(4) Discipline employees who are under the influence of marijuana at work. For purposes of this section, “under the influence” means that because of marijuana use, the individual is less able than the individual would ordinarily have been, either mentally or physically, to exercise clear judgment, sufficient physical control, or due care in exercising the responsibilities of their job.

§ 1306. Driving under the influence prohibited.

Nothing in this chapter is intended to allow driving under the influence of marijuana or driving while impaired by marijuana or to supersede laws related to driving under the influence of marijuana or driving while impaired by marijuana. This chapter is not intended to prevent the State from enacting and imposing penalties for driving under the influence of or while impaired by marijuana.

§ 1307. Individuals under age 21; prohibitions.

(a) Nothing in this chapter is intended to permit the transfer of marijuana, with or without remuneration, to an individual under the age of 21 or to allow an individual under the age of 21 to purchase, possess, use, transport, or consume marijuana.

(b) It is unlawful for an individual under the age of 21 years to knowingly enter or remain in an establishment licensed under this chapter. A violation of this subsection is a civil offense punishable by a civil penalty of $50.

§ 1308. Private property rights.

Nothing in this chapter prohibits a person, employer, school, hospital, detention facility, corporation, or any other entity who occupies, owns, or controls a property from prohibiting or otherwise regulating the possession, consumption, use, display, transfer, distribution, sale, transportation, or growing of marijuana on or in that property, except that i n the case of the rental of a residential dwelling a landlord may not prohibit the possession of marijuana or the consumption of marijuana by non-smoked means unless one of the following applies:

(1) The building is the primary residence of the landlord, no more than 3 rooms in the building are rented to tenants, and no more than 3 tenants occupy such building.

(2) Residence is merely incidental to detention or to the provision of medical, geriatric, educational, counseling, religious, or similar services, including prisons, student housing provided by a college or school, long term care facilities, and hospitals.

(3) Failing to prohibit marijuana possession or consumption would violate federal law or regulations or cause the landlord to lose a monetary or licensing-related benefit under federal law or regulations.

§ 1309. Unlawful marijuana extraction, penalties.

(a) It is unlawful for a person, other than a marijuana product manufacturer complying with this chapter and department regulations, to extract compounds from marijuana using solvents other than water, glycerin, propylene glycol, vegetable oil, or food grade ethanol (ethyl alcohol).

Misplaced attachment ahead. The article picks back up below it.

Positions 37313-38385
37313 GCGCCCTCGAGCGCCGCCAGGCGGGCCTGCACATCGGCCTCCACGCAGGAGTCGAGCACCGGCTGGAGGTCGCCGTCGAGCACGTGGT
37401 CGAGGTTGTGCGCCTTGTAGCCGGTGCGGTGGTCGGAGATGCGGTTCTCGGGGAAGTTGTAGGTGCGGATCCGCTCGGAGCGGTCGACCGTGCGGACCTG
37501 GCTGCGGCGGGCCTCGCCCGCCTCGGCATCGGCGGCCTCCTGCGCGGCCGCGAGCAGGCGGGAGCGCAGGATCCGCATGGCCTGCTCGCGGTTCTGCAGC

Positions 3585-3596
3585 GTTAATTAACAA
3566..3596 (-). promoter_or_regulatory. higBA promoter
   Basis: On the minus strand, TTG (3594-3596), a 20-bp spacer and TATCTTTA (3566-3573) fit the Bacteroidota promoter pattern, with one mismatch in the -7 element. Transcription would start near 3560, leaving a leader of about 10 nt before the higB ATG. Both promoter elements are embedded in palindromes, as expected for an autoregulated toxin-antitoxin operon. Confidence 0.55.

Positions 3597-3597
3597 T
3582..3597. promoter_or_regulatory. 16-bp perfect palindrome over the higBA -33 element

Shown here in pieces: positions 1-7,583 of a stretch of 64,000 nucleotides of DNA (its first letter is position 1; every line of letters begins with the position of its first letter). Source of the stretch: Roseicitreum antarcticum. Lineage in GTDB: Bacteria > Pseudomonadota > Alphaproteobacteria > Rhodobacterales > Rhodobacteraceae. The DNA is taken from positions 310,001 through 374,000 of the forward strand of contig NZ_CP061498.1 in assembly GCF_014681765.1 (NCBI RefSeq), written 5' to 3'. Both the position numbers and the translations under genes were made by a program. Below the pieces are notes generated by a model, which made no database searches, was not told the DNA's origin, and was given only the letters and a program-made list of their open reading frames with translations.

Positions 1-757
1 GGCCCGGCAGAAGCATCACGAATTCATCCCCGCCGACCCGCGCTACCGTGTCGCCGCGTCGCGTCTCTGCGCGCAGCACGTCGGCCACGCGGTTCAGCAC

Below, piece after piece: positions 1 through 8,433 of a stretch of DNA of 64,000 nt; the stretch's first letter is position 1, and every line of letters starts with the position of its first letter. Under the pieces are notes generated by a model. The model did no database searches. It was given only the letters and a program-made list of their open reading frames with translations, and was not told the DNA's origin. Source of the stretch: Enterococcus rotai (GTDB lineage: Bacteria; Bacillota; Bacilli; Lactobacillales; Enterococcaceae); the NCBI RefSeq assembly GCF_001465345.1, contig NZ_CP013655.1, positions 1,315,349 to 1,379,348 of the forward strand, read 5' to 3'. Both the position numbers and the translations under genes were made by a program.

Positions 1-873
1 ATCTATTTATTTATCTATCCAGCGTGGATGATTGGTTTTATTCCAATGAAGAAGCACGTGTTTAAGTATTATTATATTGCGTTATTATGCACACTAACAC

(b) It is unlawful for a person to extract compounds from marijuana using ethanol in the presence or vicinity of open flame.

(c) Violation of this section is a class G felony punishable by up to 3 years incarceration and a fine of up to $5,000.

§ 1310. Lawful operation of marijuana-related facilities.

(a) It is lawful and may not be an offense under the law of this State, or be the basis for seizure or forfeiture of assets under the law of this State, for an individual 21 years of age or older to do any of the following:

(1) Manufacture, possess, or purchase marijuana accessories or sell marijuana accessories to an individual who is 21 years of age or older in a manner set forth in this chapter.

(2) Possess, display, or transport marijuana or marijuana products; purchase marijuana from a marijuana cultivation facility; purchase marijuana or marijuana products from a marijuana product manufacturing facility; or sell marijuana or marijuana products to consumers if the person conducting the activities described in this paragraph (a)(2) of this section holds a valid license to operate a retail marijuana store or is acting in the person’s capacity as an owner, employee, or agent of a licensed retail marijuana store.

(3) Cultivate, harvest, process, package, transport, display, or possess marijuana; deliver or transfer marijuana to a marijuana testing facility; sell marijuana to a marijuana cultivation facility, a marijuana product manufacturing facility, or a retail marijuana store; or purchase marijuana from a marijuana cultivation facility if the person conducting the activities described in this paragraph (a)(3) of this section holds a valid license to operate a marijuana cultivation facility or is acting in the person’s capacity as an owner, employee, or agent of a licensed marijuana cultivation facility.

(4) Package, process, transport, manufacture, display, or possess marijuana or marijuana products; deliver or transfer marijuana or marijuana products to a marijuana testing facility; sell marijuana or marijuana products to a retail marijuana store or a marijuana product manufacturing facility; purchase marijuana from a marijuana cultivation facility; or purchase marijuana or marijuana products from a marijuana product manufacturing facility if the person conducting the activities described in this paragraph (a)(4) of this section holds a current, valid license to operate a marijuana product manufacturing facility or is acting in the person’s capacity as an owner, employee, or agent of a licensed marijuana product manufacturing facility.